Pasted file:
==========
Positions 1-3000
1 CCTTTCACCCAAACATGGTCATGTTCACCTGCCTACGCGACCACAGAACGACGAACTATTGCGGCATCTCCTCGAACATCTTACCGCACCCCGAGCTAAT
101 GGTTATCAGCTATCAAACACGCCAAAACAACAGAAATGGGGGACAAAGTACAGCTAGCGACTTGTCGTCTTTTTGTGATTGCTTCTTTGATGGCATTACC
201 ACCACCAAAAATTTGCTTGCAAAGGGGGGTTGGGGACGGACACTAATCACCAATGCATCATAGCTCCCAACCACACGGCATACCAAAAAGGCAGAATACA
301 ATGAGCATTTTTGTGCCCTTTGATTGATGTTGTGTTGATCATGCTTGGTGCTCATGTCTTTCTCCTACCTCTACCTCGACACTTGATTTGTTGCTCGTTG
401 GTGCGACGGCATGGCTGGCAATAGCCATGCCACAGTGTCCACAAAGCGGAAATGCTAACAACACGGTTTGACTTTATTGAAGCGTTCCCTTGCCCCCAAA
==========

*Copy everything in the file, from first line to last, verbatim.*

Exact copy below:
Positions 1-3000
1 CCTTTCACCCAAACATGGTCATGTTCACCTGCCTACGCGACCACAGAACGACGAACTATTGCGGCATCTCCTCGAACATCTTACCGCACCCCGAGCTAAT
101 GGTTATCAGCTATCAAACACGCCAAAACAACAGAAATGGGGGACAAAGTACAGCTAGCGACTTGTCGTCTTTTTGTGATTGCTTCTTTGATGGCATTACC
201 ACCACCAAAAATTTGCTTGCAAAGGGGGGTTGGGGACGGACACTAATCACCAATGCATCATAGCTCCCAACCACACGGCATACCAAAAAGGCAGAATACA
301 ATGAGCATTTTTGTGCCCTTTGATTGATGTTGTGTTGATCATGCTTGGTGCTCATGTCTTTCTCCTACCTCTACCTCGACACTTGATTTGTTGCTCGTTG
401 GTGCGACGGCATGGCTGGCAATAGCCATGCCACAGTGTCCACAAAGCGGAAATGCTAACAACACGGTTTGACTTTATTGAAGCGTTCCCTTGCCCCCAAA